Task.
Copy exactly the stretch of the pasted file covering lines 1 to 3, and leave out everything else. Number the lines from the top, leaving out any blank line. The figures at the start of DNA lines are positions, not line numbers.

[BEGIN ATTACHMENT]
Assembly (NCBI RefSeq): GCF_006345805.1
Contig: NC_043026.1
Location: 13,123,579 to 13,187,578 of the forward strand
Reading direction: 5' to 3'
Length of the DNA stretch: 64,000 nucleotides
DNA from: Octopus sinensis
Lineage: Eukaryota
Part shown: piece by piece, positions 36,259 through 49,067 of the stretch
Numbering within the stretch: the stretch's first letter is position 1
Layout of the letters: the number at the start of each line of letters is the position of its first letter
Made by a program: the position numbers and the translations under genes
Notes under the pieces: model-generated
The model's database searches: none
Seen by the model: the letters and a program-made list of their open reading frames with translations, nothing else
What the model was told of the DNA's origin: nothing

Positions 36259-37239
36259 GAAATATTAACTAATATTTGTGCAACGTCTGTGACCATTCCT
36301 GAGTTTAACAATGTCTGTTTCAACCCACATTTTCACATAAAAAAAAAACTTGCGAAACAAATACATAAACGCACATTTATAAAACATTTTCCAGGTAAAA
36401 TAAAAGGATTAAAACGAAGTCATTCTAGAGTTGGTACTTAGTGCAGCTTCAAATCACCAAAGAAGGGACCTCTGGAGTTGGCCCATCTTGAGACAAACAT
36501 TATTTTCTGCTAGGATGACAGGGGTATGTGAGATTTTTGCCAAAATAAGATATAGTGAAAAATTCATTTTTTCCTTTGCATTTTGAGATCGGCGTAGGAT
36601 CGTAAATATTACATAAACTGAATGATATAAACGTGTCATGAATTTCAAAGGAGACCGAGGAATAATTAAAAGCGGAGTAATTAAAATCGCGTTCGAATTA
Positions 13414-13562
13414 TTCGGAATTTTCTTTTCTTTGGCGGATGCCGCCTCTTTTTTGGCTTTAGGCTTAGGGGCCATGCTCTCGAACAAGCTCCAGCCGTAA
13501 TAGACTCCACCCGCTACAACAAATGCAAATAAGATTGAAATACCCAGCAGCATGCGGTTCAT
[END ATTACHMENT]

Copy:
Assembly (NCBI RefSeq): GCF_006345805.1
Contig: NC_043026.1
Location: 13,123,579 to 13,187,578 of the forward strand